Duchenne muscular dystrophy (DMD) is a severe disease affecting boys, characterised by rapid progression of muscle degeneration so that boys as young as 10 to 12 years of age have to use a wheelchair, and leading to death in young men. In Germany, about 2500 children and young adults suffer from DMD. Paediatricians assume that one boy in 7000 newborn babies will develop DMD in his first few years of life.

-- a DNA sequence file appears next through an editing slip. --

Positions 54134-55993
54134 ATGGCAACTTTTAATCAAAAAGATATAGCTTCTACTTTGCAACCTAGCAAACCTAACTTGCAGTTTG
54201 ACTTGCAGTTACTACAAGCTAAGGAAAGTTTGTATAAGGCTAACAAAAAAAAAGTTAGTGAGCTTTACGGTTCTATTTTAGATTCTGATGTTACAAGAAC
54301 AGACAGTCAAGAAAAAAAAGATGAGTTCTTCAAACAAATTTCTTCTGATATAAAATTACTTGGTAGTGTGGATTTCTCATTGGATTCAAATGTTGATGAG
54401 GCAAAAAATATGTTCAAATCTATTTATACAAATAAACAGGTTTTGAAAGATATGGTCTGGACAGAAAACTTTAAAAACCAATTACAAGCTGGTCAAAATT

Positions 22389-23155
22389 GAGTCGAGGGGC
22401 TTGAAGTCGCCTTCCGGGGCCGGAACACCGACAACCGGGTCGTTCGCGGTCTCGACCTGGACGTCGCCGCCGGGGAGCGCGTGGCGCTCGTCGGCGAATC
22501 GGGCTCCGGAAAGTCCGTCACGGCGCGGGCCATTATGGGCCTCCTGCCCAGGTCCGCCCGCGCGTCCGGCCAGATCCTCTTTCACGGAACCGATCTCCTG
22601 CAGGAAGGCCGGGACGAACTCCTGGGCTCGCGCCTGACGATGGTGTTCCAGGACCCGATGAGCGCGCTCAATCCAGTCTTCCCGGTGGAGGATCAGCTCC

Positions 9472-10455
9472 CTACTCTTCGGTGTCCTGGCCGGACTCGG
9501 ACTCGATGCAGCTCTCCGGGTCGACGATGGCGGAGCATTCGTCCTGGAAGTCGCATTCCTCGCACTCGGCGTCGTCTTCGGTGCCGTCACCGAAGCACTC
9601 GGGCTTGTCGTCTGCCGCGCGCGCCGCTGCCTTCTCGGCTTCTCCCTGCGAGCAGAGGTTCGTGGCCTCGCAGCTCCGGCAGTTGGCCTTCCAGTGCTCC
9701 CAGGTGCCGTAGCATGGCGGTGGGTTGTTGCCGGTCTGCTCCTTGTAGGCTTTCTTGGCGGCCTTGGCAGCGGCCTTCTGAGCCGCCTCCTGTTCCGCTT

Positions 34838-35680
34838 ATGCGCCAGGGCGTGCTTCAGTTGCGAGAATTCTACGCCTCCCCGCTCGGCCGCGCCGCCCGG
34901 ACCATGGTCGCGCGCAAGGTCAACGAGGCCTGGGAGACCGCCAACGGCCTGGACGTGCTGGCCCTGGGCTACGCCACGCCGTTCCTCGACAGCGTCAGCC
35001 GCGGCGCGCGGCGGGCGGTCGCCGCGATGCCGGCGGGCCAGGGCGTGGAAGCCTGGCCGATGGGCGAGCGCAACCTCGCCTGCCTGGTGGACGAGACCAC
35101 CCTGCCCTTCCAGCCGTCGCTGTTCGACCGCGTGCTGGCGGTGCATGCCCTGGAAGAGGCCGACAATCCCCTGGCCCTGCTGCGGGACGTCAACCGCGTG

In the first phase of the double-blind, randomised study, half of the young patients were treated with the immunosuppressive drug cyclosporin (without cortisone) for three months; the other 50 per cent received a placebo. The investigators hoped to find out whether cyclosporin had an effect on the muscle at all. Neither patients nor doctors knew who received the drug and who received a placebo. In the second phase of the trial, the patients received low doses of prednisone (a man-made cortisone replica) for twelve months, combined with either cyclosporin or a placebo drug. The results of the study, eagerly awaited by patients and doctors, will most likely be available in November. Nine German hospitals, together with one Austrian and one Swiss partner, participated in the trial. However, the BMBF funds would not have been sufficient to test the therapy. “The BMBF funds financed the posts of 1.5 staff members, but were insufficient for a clinical study,” recalls Korinthenberg who finally decided to contact Novartis executives. Financial support from Novartis, “Benni & Co”, a parent self-help group, and the German Society for Patients with Muscle Disorders (DGM) enabled the trial to go ahead. Novartis provided cyclosporin free of charge and also produced the placebo. “Benni & Co.” and DGM supported the project with research funds and supported the doctors in recruiting the large number of 150 patients, a number that is necessary to obtain a statistically relevant result. It was not difficult to recruit enough children for the study. “Duchenne is a deadly disease and the parents see the health of their children getting worse and worse. A trial like this one offers hope. The parents are keen to do something and see that something is happening,” said Korinthenberg. In order to help the young patients as effectively as possible, a European network for neuromuscular diseases has been established, also involving Dr. Korinthenberg in Freiburg and many of his colleagues across Europe.